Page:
Great News, Everybody: the Average Bostonian is $80,000 in Debt

Total debt levels in the United States, based on September 2013 TransUnion data.
Total debt levels in the United States, based on September 2013 TransUnion data. –Urban Institute

Congrats, Bostonians. A new report shows that the city has one of the highest debt rates in the country.

But that debt might actually be evidence of Boston’s success.

80 percent of Americans have some level of debt, according to a report by the Urban Institute. The average amount of total debt per American with a credit file is $53,850. In Boston, that number skyrockets up to $79,767.

Debt, or “credit,’’ isn’t always a bad thing though. Taking on student loans can help pay for college, and paying a home mortgage on time builds equity.

The study confirms this idea, which might seem a bit paradoxical at first. Debt is concentrated in areas with high household income (because you’re more like to get access to credit from a bank if you have a good income), and high housing prices (because people need – and can afford – to take out mortgages to buy a house).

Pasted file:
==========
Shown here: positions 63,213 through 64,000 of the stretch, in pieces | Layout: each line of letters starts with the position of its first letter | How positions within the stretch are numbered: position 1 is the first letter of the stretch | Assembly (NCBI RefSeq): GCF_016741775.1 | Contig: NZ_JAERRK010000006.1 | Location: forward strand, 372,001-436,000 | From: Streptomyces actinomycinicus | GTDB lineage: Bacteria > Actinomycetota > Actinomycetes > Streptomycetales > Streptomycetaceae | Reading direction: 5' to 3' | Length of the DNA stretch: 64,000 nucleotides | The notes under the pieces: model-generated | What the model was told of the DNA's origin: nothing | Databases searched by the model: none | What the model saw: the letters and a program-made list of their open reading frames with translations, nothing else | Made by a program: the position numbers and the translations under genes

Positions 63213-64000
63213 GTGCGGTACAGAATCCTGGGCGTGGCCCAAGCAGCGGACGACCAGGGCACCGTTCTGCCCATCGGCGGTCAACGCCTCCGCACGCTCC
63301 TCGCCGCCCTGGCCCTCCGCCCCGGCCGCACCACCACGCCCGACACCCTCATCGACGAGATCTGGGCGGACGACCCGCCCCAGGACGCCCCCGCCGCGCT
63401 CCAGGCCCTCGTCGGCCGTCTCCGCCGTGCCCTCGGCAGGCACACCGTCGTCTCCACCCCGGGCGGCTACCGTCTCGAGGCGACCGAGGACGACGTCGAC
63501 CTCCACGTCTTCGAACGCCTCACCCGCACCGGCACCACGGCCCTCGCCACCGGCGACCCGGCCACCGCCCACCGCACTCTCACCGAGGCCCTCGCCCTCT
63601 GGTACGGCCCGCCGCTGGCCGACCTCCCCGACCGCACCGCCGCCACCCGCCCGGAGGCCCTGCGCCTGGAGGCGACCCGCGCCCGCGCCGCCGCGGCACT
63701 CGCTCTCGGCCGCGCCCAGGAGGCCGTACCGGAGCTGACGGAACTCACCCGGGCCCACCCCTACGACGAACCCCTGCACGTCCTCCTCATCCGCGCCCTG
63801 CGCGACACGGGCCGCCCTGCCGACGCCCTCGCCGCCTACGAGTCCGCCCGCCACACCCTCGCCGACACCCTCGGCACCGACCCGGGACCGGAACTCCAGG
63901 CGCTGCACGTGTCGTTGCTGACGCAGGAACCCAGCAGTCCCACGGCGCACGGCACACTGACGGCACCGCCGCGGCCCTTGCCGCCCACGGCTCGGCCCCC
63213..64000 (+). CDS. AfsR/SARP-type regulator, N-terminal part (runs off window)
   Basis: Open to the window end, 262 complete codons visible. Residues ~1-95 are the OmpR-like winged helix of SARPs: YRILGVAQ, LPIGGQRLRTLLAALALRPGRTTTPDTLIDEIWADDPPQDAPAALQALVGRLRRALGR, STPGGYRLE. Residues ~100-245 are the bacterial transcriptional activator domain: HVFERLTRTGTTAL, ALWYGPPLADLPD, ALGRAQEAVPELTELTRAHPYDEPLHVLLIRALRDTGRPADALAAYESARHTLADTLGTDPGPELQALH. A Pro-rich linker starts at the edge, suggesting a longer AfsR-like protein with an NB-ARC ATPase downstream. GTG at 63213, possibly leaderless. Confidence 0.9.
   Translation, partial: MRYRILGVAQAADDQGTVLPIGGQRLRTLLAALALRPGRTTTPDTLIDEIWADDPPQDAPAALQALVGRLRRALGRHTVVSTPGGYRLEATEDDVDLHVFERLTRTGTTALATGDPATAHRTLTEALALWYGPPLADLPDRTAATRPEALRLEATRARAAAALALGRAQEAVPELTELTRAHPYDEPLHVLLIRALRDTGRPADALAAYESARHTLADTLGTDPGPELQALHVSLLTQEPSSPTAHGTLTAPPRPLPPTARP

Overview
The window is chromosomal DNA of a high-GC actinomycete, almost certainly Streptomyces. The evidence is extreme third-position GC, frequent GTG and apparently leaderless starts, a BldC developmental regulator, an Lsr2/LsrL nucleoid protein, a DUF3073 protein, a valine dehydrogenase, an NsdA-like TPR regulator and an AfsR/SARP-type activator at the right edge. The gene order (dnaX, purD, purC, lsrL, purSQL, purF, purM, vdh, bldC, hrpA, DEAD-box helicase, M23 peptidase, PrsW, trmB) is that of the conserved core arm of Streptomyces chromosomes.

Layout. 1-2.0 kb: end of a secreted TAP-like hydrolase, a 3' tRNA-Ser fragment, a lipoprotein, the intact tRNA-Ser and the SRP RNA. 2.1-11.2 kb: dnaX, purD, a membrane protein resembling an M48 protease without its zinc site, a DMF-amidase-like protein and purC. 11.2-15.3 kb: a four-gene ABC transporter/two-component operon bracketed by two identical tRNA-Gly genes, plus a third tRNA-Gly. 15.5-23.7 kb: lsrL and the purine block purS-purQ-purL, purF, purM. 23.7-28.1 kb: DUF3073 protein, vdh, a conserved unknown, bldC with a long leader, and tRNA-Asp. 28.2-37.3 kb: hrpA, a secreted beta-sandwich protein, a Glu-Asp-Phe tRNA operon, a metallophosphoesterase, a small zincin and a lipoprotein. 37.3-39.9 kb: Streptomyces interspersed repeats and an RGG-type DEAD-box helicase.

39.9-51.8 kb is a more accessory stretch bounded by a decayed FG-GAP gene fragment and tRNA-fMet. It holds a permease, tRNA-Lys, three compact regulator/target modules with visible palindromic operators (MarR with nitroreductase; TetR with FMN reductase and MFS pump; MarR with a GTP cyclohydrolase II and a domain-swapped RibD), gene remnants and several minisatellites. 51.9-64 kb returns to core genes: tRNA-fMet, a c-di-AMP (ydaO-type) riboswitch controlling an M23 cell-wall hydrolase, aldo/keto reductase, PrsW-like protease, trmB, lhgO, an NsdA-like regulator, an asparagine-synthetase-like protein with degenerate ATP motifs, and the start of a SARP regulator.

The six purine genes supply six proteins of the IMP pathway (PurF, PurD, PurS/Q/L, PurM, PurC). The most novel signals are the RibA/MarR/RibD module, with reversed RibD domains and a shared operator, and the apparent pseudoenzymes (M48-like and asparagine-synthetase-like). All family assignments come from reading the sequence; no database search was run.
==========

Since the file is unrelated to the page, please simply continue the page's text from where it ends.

It’s no surprise, then, that New England has some of the highest debt concentration in the country. Massachusetts’s average total debt per person is $73,156, the sixth highest in the nation. Massachusetts also has one of the highest average household incomes in the country.

A majority of debt in the state is from mortgages – $55,503 per person, to be exact. The median cost of a house in Massachusetts in 2013 was $328,527, the country’s fourth highest.

But as many Americans know, debt can also be a long-term burden. Paying off debt – particularly the kind that results from sudden emergencies or basic overspending – can feel a lot like pushing a massive boulder up a mountain for eternity, Sisyphus-style.

The Urban Institute notes that the study underrepresents low-income Americans. Its data does not include people without credit files, about 22 million Americans, or 9 percent of the population. People without credit files are usually low-income, according to the report, and if they get loans, they usually come from unregulated lendors like family, friends, or pawnshops.

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